John F Kennedy’s argument for lower taxes

The Kennedy tax cuts President Hoover dramatically increased tax rates in the 1930s and President Roosevelt compounded the damage by pushing marginal tax rates to more than 90 percent. Recognizing that high tax rates were hindering the economy, President Kennedy proposed across-the-board tax rate reductions that reduced the top tax rate from more than 90 percent down to 70 percent. What happened? Tax revenues climbed from $94 billion in 1961 to $153 billion in 1968, an increase of 62 percent (33 percent after adjusting for inflation). According to President John F. Kennedy: Our true choice is not between tax reduction, on the one hand, and the avoidance of large Federal deficits on the other. It is increasingly clear that no matter what party is in power, so long as our national security needs to keep rising, an economy hampered by restrictive tax rates will never produce enough revenues to balance our budget just as it will never produce enough jobs or enough profits. In short, it is a paradoxical truth that tax rates are too high today and tax revenues are too low and the soundest way to raise the revenues in the long run is to cut the rates now.” In February of this year, Boris Johnson led the call for lower taxes.  David Cameron replied that he would love to lower taxes, but he could not and his reasons are here.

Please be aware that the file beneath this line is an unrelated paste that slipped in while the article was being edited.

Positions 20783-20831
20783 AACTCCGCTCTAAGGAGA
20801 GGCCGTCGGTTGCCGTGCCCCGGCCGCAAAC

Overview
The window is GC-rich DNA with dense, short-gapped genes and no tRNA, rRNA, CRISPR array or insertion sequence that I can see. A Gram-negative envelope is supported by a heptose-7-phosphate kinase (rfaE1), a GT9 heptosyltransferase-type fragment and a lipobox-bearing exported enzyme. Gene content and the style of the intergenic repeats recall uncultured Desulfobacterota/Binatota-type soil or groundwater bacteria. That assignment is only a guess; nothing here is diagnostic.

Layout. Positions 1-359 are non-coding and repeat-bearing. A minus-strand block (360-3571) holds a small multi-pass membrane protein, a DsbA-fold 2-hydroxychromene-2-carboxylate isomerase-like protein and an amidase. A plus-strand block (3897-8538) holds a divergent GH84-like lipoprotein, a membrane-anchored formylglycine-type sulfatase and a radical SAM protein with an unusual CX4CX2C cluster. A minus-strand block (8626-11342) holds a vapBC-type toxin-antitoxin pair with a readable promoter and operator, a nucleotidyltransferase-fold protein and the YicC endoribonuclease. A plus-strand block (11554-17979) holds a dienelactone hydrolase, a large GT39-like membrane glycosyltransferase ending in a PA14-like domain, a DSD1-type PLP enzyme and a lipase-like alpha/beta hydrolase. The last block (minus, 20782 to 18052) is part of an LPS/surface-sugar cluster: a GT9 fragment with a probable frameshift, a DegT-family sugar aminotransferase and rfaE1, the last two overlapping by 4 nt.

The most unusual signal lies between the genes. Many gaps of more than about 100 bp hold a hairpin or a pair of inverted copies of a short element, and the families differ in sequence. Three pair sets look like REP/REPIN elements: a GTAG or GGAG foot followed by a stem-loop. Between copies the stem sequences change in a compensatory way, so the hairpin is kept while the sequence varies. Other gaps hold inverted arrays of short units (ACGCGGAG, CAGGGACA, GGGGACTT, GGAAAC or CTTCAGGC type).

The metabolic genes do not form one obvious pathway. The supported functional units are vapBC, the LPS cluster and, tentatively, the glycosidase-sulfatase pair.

2 responses to “John F Kennedy’s argument for lower taxes

  1. This makes sense. Clear and to the point, thanks angel.

  2. Yes. Cameron should have listened.

Leave a Reply

Fill in your details below or click an icon to log in:

WordPress.com Logo

You are commenting using your WordPress.com account. Log Out / Change )

Twitter picture

You are commenting using your Twitter account. Log Out / Change )

Facebook photo

You are commenting using your Facebook account. Log Out / Change )

Google+ photo

You are commenting using your Google+ account. Log Out / Change )

Connecting to %s